Cabinet Office rethinks recruitment and rewards with new people plan

The Cabinet Office has released its Civil Service People Plan 2024-27 –  its first workforce strategy since 2016  – promising to speed up recruitment and deliver a new pay strategy this year. 

It also plans to reduce the Senior Civil Service, and revamp its training offer to focus on line management skills and deep subject expertise over the next four years. 

The strategy is focused across five key areas: learning, skills and capability; pay and reward; employee experience; recruitment and retainment; and the HR function. 

Cabinet Office minister John Glen said the plan is part of the government's bold agenda of modernisation. “The people plan sets a clear vision for the civil service to be as skilled, agile and productive as it can be to support this effort,” he said. “We have made significant progress in our programme of reform, and will keep striving to improve the civil service’s capabilities, people and culture to ensure it is fit for the current and future challenges our country faces.”

Here’s a summary of the key points: 

Pay and reward strategy 

A Civil Service reward strategy will be rolled out by 2030 focusing on rewarding Civil Servants to drive better productivity across government while delivering better outcomes for taxpayers

A new Senior Civil Service strategy will also be published this year, setting out how this group will become “smaller, more skilled, and better rewarded”. This includes a new pay framework and a training programme focused on improving the capability of lines managers through a set of externally accredited standards. 

DDaT in focus

The plan places particular significance on growing and supporting DDaT roles across government by promising to develop a 200-person upskilling programme for these professionals, and adding additional Senior Civil Service roles to the existing DDaT capability framework.

A new digital pay framework is also being introduced to provide better pay progression within grade for DDaT roles, based on capability. 

A new digital learning platform 

The plan details the new Government Skills Campus – a digital platform that aims to improve access and visibility to the learning curriculum. The campus will introduce the first pan-CS skills taxonomy to provide consistency in approach to defining and measuring skills, along with a skills passport scheme.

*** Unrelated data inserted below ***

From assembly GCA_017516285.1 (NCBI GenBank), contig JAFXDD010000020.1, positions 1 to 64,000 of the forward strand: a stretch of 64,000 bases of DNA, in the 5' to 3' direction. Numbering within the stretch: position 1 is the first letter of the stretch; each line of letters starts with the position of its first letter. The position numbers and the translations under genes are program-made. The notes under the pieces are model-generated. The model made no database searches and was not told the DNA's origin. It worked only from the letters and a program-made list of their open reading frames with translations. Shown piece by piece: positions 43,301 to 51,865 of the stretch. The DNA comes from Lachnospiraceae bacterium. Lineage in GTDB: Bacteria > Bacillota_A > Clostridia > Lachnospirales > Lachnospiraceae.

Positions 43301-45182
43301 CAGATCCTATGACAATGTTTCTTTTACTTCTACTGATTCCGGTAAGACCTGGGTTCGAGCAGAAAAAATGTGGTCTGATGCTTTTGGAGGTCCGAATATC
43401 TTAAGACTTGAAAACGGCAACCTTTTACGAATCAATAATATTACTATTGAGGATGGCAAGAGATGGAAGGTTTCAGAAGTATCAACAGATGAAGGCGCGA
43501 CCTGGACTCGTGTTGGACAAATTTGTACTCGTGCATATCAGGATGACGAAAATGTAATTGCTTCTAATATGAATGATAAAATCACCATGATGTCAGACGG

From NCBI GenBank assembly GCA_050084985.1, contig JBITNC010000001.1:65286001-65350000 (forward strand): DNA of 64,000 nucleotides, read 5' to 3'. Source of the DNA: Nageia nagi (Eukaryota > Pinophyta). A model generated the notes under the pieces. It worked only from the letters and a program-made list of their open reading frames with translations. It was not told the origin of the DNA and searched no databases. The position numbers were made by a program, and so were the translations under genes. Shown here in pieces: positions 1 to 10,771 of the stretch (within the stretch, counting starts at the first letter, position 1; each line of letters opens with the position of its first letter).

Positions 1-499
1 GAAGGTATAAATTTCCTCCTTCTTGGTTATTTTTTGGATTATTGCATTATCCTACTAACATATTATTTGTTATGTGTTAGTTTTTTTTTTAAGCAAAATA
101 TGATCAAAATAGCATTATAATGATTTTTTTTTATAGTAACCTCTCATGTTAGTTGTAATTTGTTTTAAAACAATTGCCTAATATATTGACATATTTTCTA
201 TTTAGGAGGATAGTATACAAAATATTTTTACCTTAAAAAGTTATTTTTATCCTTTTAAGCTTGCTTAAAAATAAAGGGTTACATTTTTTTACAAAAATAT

HM Revenue and Customs and the Cabinet Office will be the first to access a pilot service in the coming weeks.

Recruitment reform

The plan promises to “speed up recruitment and open up as many entry routes as possible” to attract a broader range of talent. This includes bringing in more external hires to senior roles and creating more entry routes through secondment opportunities. Discovery Pilots will be launched across the Civil Service to test and refine new approaches to recruitment.

To “fully open up the Civil Service” a new brand, advertising campaign will be implemented. The plan also promises to make better use of executive search.

The Government Recruitment Service (GRS) Transformation Programme 2023-26, which has been introduced to overhaul the current service, will focus on automating the most manual repetitive processes of the GRS operational service and deliver a Digital Change and Applicant Tracking System (ATS) Replacement over the next three years.   

HR reboot  

A new HR Functional Strategy will be delivered setting out how capability should be built across the HR function to ensure the civil service has "the right people with the right skills in the right roles".

There is also to be a new Shared Services Strategy for Government that aims to transform the HR back office of government by replacing “outdated, cyber vulnerable, legacy IT systems with modern, user friendly, cloud-based systems.” 

Two shared service centres went live in 2022, the third is expected in 2024 and the remaining two in 2025. Departments will join as current service contracts expire with all departments onboarded in 2028. 

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